If you think all working-class culture is represented by flag-waving, then you’re the snooty one

Aloofness is no virtue, but second-guessing the will of the majority has a terrible history

Howard Jacobson
Friday 28 November 2014 17:23
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To the offences which daily proliferate in our thin-skinned society – offences of vocabulary and attitude: tonal, postcode, de haut en bas offences – can now be added showing insufficient respect to people who park white vans in their drives and drape their houses with the Cross of St George.

How “disrespect” has migrated from a street gang delinquency policed by easily offended young men carrying switchblades, to a moral atrocity for which politicians pay with their careers, is a matter for sociologists of sensitivity. But I don’t recall its being a sin of the greatest magnitude 10 or 20 years ago, when a refusal of respect for everyone and everything was a sign of a robust culture. So either we are more decent than we were, or we are faking one sort of outrage to conceal another.

That Emily Thornberry should have been forced to resign as shadow Attorney General I don’t question. Reader, she tweeted. And a parliamentarian who tweets forfeits our regard. Little, it’s true, remains of the dignity of political office. To talk of gravitas is no doubt to show disrespect to those who don’t know the word, didn’t go to a school where they taught Latin, don’t own a dictionary, and wouldn’t approve of the concept anyway, but if seriousness and decorum are too much to ask even of our politicians we might at least expect worldly wisdom. Act in haste, repent at leisure, and what’s more hasty than a tweet?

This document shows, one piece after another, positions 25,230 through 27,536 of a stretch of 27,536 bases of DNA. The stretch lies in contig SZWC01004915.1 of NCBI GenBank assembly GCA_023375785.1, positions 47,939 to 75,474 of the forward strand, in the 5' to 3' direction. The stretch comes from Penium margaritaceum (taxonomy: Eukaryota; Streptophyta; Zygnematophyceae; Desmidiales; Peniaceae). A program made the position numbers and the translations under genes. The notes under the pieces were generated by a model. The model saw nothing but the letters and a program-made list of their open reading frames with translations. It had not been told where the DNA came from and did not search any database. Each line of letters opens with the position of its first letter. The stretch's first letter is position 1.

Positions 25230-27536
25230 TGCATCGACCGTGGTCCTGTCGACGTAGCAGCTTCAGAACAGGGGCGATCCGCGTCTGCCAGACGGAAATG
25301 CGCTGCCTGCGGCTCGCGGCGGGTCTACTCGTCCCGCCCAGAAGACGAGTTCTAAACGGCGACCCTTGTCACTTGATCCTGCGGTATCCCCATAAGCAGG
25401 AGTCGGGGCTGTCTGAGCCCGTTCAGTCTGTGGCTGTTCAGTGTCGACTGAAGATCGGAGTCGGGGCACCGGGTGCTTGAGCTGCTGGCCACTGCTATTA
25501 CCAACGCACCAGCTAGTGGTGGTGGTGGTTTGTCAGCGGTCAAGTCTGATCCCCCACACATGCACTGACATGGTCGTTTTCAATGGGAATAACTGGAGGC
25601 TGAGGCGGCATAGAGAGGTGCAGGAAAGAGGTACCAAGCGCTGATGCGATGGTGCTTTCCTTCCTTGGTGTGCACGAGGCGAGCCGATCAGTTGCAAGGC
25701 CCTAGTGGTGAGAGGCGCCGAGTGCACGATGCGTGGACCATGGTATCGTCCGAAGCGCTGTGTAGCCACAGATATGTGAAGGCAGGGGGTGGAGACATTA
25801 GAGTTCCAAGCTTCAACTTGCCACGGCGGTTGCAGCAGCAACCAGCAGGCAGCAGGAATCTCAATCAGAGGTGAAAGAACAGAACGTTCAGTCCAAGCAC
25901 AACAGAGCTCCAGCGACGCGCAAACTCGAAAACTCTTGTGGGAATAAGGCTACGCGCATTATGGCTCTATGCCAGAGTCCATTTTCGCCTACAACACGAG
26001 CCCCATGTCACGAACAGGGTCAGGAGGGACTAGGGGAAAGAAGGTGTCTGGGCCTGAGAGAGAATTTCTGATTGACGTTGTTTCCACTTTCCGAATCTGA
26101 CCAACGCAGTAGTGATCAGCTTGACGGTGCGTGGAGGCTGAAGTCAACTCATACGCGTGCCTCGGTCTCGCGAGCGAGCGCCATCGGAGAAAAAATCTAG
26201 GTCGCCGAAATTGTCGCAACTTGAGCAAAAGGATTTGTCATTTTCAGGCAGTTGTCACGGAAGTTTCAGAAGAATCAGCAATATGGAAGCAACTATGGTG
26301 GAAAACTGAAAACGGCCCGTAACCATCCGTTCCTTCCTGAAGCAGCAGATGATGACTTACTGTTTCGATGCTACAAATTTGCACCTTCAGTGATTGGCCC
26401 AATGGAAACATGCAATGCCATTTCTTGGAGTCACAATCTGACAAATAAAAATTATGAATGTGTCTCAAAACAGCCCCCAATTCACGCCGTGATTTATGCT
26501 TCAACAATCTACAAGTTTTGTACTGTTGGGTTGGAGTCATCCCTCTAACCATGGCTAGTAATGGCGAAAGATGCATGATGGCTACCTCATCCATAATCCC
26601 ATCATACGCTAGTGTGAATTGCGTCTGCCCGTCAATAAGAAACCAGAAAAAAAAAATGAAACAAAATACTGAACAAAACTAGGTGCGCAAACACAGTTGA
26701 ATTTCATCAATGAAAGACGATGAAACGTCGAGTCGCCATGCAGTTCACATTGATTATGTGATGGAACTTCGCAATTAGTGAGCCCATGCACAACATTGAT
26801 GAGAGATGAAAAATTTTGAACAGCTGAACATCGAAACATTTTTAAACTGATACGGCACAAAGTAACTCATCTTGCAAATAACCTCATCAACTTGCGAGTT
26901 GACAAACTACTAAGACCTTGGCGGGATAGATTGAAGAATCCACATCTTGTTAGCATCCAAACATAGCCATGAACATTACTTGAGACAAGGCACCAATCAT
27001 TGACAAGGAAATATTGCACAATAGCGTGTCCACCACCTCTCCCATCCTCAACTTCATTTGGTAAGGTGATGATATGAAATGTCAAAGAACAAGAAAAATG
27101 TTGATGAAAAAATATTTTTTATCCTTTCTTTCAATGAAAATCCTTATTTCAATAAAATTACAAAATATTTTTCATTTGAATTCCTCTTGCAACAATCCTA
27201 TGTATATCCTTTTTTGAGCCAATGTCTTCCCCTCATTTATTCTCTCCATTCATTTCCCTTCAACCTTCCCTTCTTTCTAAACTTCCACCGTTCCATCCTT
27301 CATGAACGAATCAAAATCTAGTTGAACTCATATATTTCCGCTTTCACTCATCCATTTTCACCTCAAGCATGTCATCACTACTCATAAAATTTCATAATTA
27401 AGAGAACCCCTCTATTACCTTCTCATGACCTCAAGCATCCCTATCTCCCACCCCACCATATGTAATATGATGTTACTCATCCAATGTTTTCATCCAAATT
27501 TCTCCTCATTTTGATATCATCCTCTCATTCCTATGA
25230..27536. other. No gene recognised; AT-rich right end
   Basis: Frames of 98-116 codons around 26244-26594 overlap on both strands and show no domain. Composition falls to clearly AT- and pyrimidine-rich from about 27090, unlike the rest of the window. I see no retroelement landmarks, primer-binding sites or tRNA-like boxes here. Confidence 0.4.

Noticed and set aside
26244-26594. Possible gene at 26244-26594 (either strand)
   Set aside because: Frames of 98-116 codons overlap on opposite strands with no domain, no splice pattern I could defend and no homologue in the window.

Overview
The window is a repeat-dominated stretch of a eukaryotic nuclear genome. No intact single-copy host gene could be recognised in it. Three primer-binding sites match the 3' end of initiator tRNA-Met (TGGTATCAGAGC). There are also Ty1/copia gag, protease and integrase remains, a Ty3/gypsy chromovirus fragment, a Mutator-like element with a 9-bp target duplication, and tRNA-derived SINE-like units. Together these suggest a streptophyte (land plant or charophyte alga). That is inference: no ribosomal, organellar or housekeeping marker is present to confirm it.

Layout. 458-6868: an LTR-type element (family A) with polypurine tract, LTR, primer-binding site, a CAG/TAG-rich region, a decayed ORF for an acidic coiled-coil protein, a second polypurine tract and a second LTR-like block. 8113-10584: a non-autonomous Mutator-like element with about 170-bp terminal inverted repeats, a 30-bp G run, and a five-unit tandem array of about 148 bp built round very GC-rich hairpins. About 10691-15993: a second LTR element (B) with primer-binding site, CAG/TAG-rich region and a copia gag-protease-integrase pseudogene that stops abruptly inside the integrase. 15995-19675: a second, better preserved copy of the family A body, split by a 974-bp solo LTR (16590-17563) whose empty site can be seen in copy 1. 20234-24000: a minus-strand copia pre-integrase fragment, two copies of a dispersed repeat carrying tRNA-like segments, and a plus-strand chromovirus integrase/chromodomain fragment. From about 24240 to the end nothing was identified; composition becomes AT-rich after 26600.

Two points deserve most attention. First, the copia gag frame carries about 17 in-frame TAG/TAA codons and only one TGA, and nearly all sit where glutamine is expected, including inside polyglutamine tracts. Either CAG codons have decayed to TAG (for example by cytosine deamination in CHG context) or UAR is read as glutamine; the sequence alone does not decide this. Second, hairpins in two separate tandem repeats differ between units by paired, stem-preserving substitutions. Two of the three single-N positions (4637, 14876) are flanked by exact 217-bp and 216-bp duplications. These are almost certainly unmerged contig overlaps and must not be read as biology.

As for the matter of the tweet in question – a photograph of a flag-draped house, posted without comment (unless “Image of Rochester” can be construed as comment) – the damage it has caused is said to be seismic, though I am still to discover its intrinsic offence. I say “intrinsic” in order to make a distinction between the thing itself and what it occasions. You and I are not necessarily guilty of any offence, reader, just because our too-twitchy neighbour takes umbrage at what we say.

Words lose meaning quickly in the act of remonstrating. We call suicide-bombers “cowardly”, for example, though it must take uncommon courage to blow oneself up. “Cowardly” is thus a word we append in order to justify and ratchet up our anger. Words like “condescending” and “sneering” perform a similar function. Where we disagree we have to impugn those we disagree with. They must be liars, rogues, bigots, racists, snobs – they cannot simply be seeing this or that matter differently.